Members of the European Parliament have backed by a 559 to 31 vote, with 26 abstentions, a non-binding resolution asking the EU to “further harmonize the safety requirements for food contact materials [FCMs], which are largely used in everyday life in the form of food packaging, kitchen utensils and tableware.” According to a news release, “Only four out of listed 17 food contact materials are currently covered by specific safety measures foreseen in existing EU framework legislation: plastics, ceramics, regenerated cellulose and ‘active and intelligent’ materials.” In particular, the report on the implementation of the Food Contact Materials Regulation ((EC) No 1935/2004) calls on the Commission to consider identifying bisphenol A (BPA) as one of the substances classified as a substance of very high concern (SVHC) under REACH regulations. It also asks the European Commission to prohibit the use of bisphenol S (BPS) in FCMs “as a substitute for Bisphenol…

France has reportedly passed a ban on plastic cups, knives, forks and plates as part of an ecological initiative, Energy Transition for Green Growth. The prohibition, which takes effect in 2020, targets the nearly 5 billion plastic cups discarded annually in France. The country is reportedly the first to target plastic dishware. A Brussels-based organization representing European packaging manufacturers, Pack2Go Europe, has reportedly vowed to fight the ban to prevent similar measures from passing in other European countries. “We are urging the European Commission to do the right thing and to take legal action against France for infringing European law,” Pack2Go Europe Secretary General Eamonn Bates told The Associated Press. “If they don’t, we will.” See Associated Press, September 12, 2016; The Local, September 13, 2016.   Issue 617

The World Trade Organization (WTO) has ruled in favor of the European Union in a dispute over Russia’s 2014 ban on the import of live pigs, fresh pork and other pig products following cases of African Swine Fever in some EU regions. The ban violated WTO rules on restricting trade based on sanitary and phytosanitary measures, the organization concluded. In an August 19, 2016, press release, the European Commission admitted that many of the products covered by the prohibition continue to be “restricted by a politically motivated ban imposed on EU agri-food products by Russia,” but noted that “the panel’s findings are of systemic importance, since they remind Russia about its international obligations and the fact that these cannot be arbitrarily ignored.” See EU Press Release, August 19, 2016.   Issue 615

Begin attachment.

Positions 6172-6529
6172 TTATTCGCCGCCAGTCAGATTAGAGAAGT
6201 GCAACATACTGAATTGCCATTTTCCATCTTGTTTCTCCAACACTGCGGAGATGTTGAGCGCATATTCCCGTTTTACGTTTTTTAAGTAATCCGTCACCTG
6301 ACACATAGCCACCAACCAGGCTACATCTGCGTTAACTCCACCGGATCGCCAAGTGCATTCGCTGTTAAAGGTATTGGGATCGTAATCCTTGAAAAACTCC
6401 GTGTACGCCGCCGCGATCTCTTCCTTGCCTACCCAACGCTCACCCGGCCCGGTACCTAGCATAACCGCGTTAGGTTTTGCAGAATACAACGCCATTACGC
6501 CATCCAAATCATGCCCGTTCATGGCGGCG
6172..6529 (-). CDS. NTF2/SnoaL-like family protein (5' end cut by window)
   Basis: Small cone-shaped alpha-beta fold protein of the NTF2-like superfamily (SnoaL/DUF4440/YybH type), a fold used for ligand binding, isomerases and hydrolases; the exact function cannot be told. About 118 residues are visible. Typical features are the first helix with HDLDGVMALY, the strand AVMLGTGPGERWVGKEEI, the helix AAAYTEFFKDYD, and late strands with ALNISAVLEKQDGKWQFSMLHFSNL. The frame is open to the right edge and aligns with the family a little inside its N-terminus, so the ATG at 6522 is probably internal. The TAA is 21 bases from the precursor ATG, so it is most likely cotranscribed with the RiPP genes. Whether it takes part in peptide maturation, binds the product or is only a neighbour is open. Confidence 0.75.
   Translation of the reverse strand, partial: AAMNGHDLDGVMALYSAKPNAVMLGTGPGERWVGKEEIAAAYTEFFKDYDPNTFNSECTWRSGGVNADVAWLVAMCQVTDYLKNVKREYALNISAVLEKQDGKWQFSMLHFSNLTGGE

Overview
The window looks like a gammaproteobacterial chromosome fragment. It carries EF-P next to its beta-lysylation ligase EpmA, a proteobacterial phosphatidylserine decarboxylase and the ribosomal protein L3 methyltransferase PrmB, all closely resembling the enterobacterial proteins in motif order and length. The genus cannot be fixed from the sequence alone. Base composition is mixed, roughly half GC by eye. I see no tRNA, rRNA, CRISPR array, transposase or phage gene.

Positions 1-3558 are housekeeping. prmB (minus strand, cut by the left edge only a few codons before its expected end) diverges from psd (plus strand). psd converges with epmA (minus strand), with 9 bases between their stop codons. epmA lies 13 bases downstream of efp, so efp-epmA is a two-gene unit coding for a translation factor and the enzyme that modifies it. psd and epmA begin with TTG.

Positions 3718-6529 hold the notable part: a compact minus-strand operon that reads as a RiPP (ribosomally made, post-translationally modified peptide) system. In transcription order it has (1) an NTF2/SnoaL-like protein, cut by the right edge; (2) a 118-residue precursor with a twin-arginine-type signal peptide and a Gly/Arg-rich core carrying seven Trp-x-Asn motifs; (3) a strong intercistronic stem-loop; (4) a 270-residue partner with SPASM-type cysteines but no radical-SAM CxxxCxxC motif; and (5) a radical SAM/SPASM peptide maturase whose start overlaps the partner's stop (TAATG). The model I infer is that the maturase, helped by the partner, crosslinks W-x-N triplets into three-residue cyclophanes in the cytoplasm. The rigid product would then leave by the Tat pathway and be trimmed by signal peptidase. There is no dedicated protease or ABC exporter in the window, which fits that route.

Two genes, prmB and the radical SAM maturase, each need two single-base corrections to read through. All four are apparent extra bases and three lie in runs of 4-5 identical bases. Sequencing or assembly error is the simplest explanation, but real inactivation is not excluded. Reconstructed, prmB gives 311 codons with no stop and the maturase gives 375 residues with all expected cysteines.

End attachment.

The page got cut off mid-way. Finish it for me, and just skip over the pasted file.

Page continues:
One day after U.K. citizens voted to leave the European Union, Samuel Adams® brewer Boston Beer Co. filed an application with the U.S. Patent and Trademark Office to register “Brexit” for use on hard cider products. U.S. Trademark Application Serial No. 87083390 (filed June 24, 2016). Two other applications for Brexit marks were filed the same day in the categories of dietary supplements and clothing. A Boston Beer Co. spokesperson reportedly declined to detail the company’s plans for its Brexit mark. See The Wall Street Journal, June 29, 2016.   Issue 610

A new report issued by the European Commission advocates that the European Parliament take action on trans fat levels in foods by introducing (i) a mandatory label for foods with trans fat, (ii) legislation setting a limit on allowable trans fat content, (iii) voluntary agreements to reduce trans fat content, or (iv) guidance for national legal limits on trans fats in food. The report analyzes each option, noting possible benefits and drawbacks. “Mandatory [trans fat] labeling would serve two purposes: (i) to provide incentives to the industry towards reducing [trans fat] from food products and (ii) to enable consumers to make informed food choices,” the report explains, noting the labels would have a limited impact if consumer awareness of the negative effects associated with trans fat is low. The report further finds that a legal limit on allowable trans fat content would provide the highest public health benefits, but an…